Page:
Counterpane by bob chartain is written in screenplay style which is a different read than novel. There are few inner thoughts of the characters given and there is a bit of head jumping where juxtaposing viewpoints, occurring in different locations, in the same scene.
The story is of David Carson, a spy and Sherry, the woman he loves, but won’t leave his job for. She becomes pregnant and doesn’t tell him until the last month, when it’s too late to do anything about. He returns home to her and becomes involved. She has a pregnancy “mask” which is common among pregnant women, except hers is extreme and ends up being the side effect of something much worse. She dies shortly after giving birth to a boy, Tommy.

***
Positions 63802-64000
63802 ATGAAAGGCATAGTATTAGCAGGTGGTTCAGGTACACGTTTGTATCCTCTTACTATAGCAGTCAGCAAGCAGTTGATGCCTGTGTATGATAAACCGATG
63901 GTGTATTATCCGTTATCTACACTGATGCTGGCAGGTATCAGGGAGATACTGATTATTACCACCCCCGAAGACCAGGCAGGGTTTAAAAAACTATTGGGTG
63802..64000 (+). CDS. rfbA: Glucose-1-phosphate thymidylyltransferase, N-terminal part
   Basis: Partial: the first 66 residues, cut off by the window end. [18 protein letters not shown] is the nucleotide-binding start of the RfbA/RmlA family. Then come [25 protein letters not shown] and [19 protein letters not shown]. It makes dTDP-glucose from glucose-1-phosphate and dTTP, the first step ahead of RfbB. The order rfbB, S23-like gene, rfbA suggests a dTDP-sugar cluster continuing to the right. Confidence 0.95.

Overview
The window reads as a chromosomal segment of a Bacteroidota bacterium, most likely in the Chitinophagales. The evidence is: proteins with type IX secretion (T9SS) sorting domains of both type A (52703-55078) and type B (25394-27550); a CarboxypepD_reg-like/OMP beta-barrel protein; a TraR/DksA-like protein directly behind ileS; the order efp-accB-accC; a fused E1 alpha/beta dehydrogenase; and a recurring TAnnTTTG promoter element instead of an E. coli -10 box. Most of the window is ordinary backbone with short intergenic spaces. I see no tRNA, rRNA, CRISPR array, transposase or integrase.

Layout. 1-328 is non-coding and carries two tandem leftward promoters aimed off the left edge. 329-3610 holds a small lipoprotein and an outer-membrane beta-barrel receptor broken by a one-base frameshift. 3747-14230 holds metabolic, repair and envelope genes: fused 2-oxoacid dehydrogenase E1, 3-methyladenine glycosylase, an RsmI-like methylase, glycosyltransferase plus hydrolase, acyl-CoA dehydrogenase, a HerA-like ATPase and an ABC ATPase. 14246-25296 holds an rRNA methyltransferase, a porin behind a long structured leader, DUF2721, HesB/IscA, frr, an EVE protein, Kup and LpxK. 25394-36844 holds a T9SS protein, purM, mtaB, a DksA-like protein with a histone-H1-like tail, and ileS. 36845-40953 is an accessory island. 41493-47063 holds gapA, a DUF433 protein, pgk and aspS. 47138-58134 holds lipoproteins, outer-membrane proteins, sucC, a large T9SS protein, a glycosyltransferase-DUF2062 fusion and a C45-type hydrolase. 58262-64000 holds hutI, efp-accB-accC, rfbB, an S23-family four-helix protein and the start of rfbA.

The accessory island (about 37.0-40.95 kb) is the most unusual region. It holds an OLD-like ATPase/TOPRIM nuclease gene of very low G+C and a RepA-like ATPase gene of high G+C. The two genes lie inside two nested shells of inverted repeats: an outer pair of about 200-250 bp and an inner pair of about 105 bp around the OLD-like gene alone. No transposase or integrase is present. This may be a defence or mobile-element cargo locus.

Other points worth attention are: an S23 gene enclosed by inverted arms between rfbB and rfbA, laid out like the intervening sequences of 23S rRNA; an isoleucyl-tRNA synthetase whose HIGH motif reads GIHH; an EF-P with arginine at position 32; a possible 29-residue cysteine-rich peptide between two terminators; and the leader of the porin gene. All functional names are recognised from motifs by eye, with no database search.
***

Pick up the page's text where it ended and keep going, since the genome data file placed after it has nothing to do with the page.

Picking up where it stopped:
David hires a live in caregiver and continues with his job, returning periodically to see his son. Years pass and Tommy turns out to be a genius, who only really wants his father’s love. He goes into his father’s briefcase and finds plans for a nuclear device and attempts to build it. Until his father’s partner, Manny, finds out and stops the boy, saying David will be in big trouble.
Except, David is missing. The exact details of his return are fuzzy, but he does return home. To find his son is dying. Tommy links the illness with his mother’s due to a drug she took before she pregnant. David realizes it’s a “youth” drug he smuggled in for her.
I can see how this would be a good movie if done well. There is a good story. I can’t say anything about the writing style since it’s not comparable to a novel. But there is a good story.
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